The Varnish distribution comes with several utility programs. The main one is the Varnish daemon varnishd. It accepts and handles HTTP requests from clients and it’s responsible for the cache itself. Among the binaries you get from your Varnish installation, there are five programs that read the Varnish Shared Memory Log (VSL), parse it or extract data from it and present it to you: varnishlog, varnishstat, varnishncsa, varnishtop and varnishhist.
In this blog post I’ll throw the possible errors you can encounter when launching one of the above mentioned programs. You might ask… why? A few weeks back I spent a lot of time trying to fix my Varnish installation, and I fell into the install-remove varnish loop in an attempt to fix it. When I realized a magic fix was never going to happen, I went through the source code and eventually fixed my Varnish.
(I could have simply destroyed my virtual machine, but I really wanted to figure out why my Varnish wasn’t happy.)What is the Varnish Shared Memory Log?
VSL or SHMLOG is a circular buffer; therefore, it is not persistent (mount on a temporary file storage to make it persistent). By default it’s 80MG large and about half of it is used by Varnish to log transaction-related info and the other half to write counters.
Every time you run one of the programs using the VSL, the program tries to read a VSL chunk to extract the relevant data and present them to you. If the operation fails you can get one of the following errors:
- No VSL chunk found (child not started?): This error is self-explanatory, most probably your Varnish hasn’t started properly. You can check the syslog to understand why Varnish is not running.
If your Varnish is running and you still get this error, it could be that the program is not able to find the “_.vsm” file, a “locate _.vsm” should help you to find the file and fix your installation.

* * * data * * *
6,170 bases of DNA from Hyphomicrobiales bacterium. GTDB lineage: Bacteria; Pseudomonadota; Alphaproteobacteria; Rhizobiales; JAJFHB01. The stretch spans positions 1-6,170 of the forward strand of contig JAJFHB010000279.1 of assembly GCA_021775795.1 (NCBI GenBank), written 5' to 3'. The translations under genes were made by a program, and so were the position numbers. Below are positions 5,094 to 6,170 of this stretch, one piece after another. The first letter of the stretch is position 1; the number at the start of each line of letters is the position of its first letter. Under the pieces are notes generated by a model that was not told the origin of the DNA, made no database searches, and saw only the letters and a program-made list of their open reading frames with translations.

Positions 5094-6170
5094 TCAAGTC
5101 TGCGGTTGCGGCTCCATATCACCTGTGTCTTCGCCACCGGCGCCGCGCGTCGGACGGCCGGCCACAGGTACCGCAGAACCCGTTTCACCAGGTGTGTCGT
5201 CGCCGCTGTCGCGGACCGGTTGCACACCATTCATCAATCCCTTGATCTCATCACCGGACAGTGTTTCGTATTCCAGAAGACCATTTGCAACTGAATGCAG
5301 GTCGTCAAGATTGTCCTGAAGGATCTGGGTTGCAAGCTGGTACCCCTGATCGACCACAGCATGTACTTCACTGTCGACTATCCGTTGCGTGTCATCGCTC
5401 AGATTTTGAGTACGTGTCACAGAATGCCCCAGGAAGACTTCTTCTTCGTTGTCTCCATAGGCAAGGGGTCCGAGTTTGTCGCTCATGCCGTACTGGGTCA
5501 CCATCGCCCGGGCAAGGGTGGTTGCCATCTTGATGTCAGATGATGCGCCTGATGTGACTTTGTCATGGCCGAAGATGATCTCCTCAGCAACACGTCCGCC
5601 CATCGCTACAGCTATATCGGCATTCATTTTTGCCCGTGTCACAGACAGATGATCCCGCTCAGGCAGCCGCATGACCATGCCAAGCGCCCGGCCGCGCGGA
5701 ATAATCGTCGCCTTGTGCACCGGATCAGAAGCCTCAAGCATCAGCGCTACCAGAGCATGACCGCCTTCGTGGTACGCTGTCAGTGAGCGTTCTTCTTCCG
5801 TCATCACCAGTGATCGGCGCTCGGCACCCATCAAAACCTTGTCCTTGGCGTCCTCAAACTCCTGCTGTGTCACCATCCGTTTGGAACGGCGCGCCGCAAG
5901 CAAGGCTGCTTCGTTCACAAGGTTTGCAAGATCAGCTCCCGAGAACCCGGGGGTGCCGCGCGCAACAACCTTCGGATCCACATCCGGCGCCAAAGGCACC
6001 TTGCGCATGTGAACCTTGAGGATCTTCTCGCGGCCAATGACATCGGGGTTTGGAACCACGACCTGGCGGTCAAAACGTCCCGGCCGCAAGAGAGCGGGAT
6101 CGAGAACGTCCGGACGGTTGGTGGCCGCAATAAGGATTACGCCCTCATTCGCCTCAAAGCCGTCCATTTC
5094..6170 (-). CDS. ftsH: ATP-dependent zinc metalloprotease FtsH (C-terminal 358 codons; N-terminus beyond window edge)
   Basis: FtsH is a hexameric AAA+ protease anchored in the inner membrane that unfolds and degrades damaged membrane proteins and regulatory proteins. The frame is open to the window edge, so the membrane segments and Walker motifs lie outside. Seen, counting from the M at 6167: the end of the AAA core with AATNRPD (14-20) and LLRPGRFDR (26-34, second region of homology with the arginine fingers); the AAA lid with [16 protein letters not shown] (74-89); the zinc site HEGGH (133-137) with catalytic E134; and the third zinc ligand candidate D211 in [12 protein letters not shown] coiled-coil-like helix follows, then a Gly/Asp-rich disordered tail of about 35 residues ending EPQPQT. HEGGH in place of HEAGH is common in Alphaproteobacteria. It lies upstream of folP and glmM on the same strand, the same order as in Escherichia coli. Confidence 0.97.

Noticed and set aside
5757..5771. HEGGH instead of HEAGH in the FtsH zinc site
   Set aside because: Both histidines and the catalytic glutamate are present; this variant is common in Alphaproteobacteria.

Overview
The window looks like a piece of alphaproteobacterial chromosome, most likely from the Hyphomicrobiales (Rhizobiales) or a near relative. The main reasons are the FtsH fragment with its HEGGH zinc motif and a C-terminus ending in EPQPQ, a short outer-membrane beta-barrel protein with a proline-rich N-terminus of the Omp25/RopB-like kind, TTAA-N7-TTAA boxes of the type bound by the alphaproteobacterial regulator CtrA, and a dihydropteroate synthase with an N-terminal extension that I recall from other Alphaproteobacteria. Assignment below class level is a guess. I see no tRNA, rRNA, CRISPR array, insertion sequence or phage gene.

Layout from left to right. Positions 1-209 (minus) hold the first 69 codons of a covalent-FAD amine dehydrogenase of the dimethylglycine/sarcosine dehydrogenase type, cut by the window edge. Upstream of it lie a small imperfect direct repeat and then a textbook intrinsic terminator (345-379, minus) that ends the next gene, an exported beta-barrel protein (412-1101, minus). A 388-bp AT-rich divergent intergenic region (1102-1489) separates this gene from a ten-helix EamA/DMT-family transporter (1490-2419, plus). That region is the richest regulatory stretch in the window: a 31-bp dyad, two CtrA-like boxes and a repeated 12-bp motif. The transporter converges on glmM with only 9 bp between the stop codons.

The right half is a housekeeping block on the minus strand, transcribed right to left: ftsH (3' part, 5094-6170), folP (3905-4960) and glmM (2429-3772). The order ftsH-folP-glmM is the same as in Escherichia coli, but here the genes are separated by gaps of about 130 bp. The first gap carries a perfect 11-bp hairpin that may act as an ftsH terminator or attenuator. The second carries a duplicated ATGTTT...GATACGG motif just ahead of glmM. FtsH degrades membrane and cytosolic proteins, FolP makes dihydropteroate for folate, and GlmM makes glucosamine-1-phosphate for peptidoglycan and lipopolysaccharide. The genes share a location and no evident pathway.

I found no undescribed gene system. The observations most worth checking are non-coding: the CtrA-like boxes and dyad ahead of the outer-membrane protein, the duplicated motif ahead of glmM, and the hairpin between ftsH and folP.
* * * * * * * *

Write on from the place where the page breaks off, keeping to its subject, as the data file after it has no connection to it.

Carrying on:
In most cases a restart of Varnish fixes the issue.
- Out of memory: Varnish is not able to allocate any memory for one of the structures used to handle the VSM. If you have a look at the memory situation of your server, you will be able to figure out which is the best solution for you.
- Cursor initialization failure: This error happens when varnishd is writing to the Shared Memory Log faster then the program that is trying to read from it. Since the VSL is a circular buffer Varnish can overrun it and if it happens, the program reading the VSL will end up with inconsistent data. To be honest I’ve never seen anyone affected by this issue, but the solution would be to have a persistent VSL so the slow program accessing it will have enough time to read it with consistency.
- Not a VSL chunk: This is the error that I ended up spending a lot of time on. It’s quite hard to understand what’s going on with your Varnish even if you read the source code.
Varnish is not able to read the VSL chunk simply because it can’t recognize that piece of buffer as a VSL chunk.
I faced this error on a virtual machine I use for quick testing at work, which means that throughout the day I install/remove different versions of Varnish either from packages or from source. This continually changing Varnish version created a situation where I had a specific Varnish version (4.0) installed and a different libvarnishapi1 (4.1).
The fix for this error is pretty straightforward: make sure there are no leftovers from a previous installation.
Running “ldd `which varnishlog`” will output the shared library dependencies for varnishlog:
At this point you should be able to check which Varnish and libvarnishapi versions you have installed. Remove the wrong libvarnishapi version and install Varnish again to fix the mismatch.
Here I spent some time figuring out where I went wrong, but you can learn more about step-by-step caching with Varnish in our on-demand webinar.